Farage said his party will not put forward any candidates in 317 seats that the Conservatives won in the last election so as not to split the pro-Brexit vote. The move should boost the chances that Prime Minister Boris Johnson's Conservatives win a majority in an early election that Johnson sought to increase his Brexit mandate.
A Conservative majority would likely mean that Johnson's Brexit divorce deal would be passed by Parliament, clearing the way for Britain to leave the European Union at the end of January. Farage said he was putting country before party by unilaterally forming a "leave alliance" with the Conservatives at the expense of parties seeking to slow or even stop Brexit. Those parties include the opposition Labour Party, the anti-Brexit Liberal Democrats and the Scottish National Party.
All 650 seats in the House of Commons are up for grabs in the Dec. 12 election, the first December vote in nearly 100 years. Right now the governing Conservatives have 298 seats and Labour has 243.
Farage has been under huge pressure from Brexit supporters not to run candidates in seats where there is a risk of splitting the Brexit vote. "If we field 600 candidates, there will be a hung Parliament," Farage said, warning that might well lead to another referendum on Britain's EU membership that could cancel Brexit altogether.
"I think this announcement today prevents a second referendum from happening," he said. "And that to me, I think right now, is the single most important thing in our country." After three years of negotiations and repeated delays, Britain is now scheduled to leave the EU on Jan. 31.
Monday's move represented a substantial change in tactics, for only last week Farage had threatened to run against the Conservatives in every seat in England, Wales and Scotland unless they agreed to team up with his Brexit Party.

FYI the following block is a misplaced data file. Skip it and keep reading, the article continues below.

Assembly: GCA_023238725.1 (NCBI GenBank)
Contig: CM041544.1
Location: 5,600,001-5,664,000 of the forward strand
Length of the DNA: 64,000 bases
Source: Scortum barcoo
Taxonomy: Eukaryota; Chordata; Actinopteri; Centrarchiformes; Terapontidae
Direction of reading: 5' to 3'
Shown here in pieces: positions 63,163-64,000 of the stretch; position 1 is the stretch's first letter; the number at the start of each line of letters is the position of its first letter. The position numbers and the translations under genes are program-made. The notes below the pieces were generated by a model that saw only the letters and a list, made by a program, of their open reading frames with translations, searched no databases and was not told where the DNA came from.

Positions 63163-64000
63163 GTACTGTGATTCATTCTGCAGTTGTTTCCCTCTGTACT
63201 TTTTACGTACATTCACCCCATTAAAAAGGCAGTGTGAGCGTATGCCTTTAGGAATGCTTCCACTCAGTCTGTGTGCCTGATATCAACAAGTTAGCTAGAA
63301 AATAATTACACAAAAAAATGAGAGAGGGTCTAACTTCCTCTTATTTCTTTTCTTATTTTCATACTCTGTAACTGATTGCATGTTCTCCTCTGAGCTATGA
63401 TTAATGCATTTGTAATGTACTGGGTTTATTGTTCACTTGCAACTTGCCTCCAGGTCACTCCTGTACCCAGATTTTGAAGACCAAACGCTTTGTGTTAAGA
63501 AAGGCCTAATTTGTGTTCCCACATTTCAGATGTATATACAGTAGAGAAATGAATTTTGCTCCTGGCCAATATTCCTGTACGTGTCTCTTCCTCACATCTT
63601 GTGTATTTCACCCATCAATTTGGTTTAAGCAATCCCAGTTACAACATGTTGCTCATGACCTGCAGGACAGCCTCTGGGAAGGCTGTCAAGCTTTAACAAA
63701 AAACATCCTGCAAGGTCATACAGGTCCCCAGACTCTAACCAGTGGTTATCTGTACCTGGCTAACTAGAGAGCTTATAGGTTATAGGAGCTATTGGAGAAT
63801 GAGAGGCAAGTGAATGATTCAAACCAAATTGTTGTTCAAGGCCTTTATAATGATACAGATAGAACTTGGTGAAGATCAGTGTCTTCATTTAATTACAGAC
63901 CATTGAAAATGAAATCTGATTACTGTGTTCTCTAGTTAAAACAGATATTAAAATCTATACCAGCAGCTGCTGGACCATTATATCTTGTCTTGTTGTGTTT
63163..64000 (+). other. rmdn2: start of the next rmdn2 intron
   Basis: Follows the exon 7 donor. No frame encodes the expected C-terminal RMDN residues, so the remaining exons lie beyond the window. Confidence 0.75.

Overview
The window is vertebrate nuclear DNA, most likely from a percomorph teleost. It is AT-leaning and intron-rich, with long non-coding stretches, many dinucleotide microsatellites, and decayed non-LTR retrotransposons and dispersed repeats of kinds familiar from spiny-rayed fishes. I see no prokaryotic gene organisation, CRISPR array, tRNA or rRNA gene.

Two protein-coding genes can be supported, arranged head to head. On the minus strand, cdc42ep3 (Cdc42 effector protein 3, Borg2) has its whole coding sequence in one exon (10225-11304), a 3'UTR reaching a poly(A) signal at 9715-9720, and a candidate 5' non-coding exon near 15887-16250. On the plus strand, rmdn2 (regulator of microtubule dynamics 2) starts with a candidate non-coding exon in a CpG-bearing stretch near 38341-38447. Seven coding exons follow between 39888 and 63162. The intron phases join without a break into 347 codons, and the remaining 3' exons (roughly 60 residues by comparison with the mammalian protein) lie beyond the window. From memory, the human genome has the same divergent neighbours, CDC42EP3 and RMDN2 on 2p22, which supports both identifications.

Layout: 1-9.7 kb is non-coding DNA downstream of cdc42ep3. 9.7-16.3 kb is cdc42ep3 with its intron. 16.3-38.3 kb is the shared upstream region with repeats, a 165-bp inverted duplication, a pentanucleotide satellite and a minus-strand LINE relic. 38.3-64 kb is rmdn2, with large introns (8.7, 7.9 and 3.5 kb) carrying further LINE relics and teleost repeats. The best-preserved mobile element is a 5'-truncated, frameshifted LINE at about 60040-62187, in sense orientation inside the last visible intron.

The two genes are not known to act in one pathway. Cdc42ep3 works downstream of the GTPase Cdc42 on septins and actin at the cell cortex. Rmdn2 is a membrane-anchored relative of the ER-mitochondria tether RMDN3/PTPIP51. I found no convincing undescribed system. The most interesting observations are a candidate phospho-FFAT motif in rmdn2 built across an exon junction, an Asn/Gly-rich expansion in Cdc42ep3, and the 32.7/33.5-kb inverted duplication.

Johnson refused the offer, which included a demand that he drop his Brexit divorce deal. Labour leader Jeremy Corbyn on Monday called Farage's decision "a Trump alliance," saying it reflected a desire to please U.S. President Donald Trump, who had pushed publicly for Farage and Johnson to unite in a pro-Brexit front.
"One week ago Donald Trump told Nigel Farage to make a pact with Boris Johnson," Corbyn tweeted. "Today, Trump got his wish." Corbyn also claimed the "Trump alliance" would allow profit-driven U.S. drug companies to get a foothold in Britain's beloved but financially stressed National Health Service — a constant theme of his campaign.
Over the weekend, several right-wing British newspapers urged Farage to change tack, saying there was a risk that Britain might not leave the EU if the Labour Party comes to power. On the campaign trail, Johnson told reporters he was "glad that there's a recognition" that only his party can get Brexit done. The prime minister said he had not discussed any election deal with Farage.
Earlier in the campaign, Farage had been strongly critical of Johnson's EU divorce deal — saying it wasn't a real Brexit — but he softened his tone Monday. Farage said he had been encouraged by recent comments from Johnson that rule out extending the Brexit transition period beyond the end of 2020. He said the plan now is "to take the fight to Labour," which he accused of betraying 5 million of its supporters who had voted to leave the EU in the 2016 Brexit referendum.
"The Conservative Party say they want Brexit, but have been taking that in a very questionable direction. But overnight the prime minister signaled a change of direction," Farage said. Farage made his announcement in Hartlepool, a former shipbuilding town in northeast England that has voted Labour for more than 50 years, but also voted strongly in 2016 to leave the EU. It is one of the Brexit Party's top election targets.
While the Brexit Party favors a no-deal exit from the EU and the Conservatives back Johnson's Brexit deal, Labour has vowed to renegotiate the EU divorce deal. Then Labour says it will hold a new referendum for British voters to decide whether to leave on those terms or remain in the single market of over half a billion people.
Businessman Richard Tice, the Brexit Party candidate in Hartlepool, denied that the party's decision to halve the number of its candidates was a sign of weakness. "We have made a unilateral, strategically important decision for the country," he told The Associated Press.
Paul Beaumont, a Brexit Party supporter from the Hartlepool area, praised Farage's decision. "I thought it was a good solution to the situation we are in," he said. "It allows us to ensure that we don't have a second (Brexit) referendum."
Katz reported from London.
Follow AP's full coverage of Brexit and British politics at https://www.apnews.com/Brexit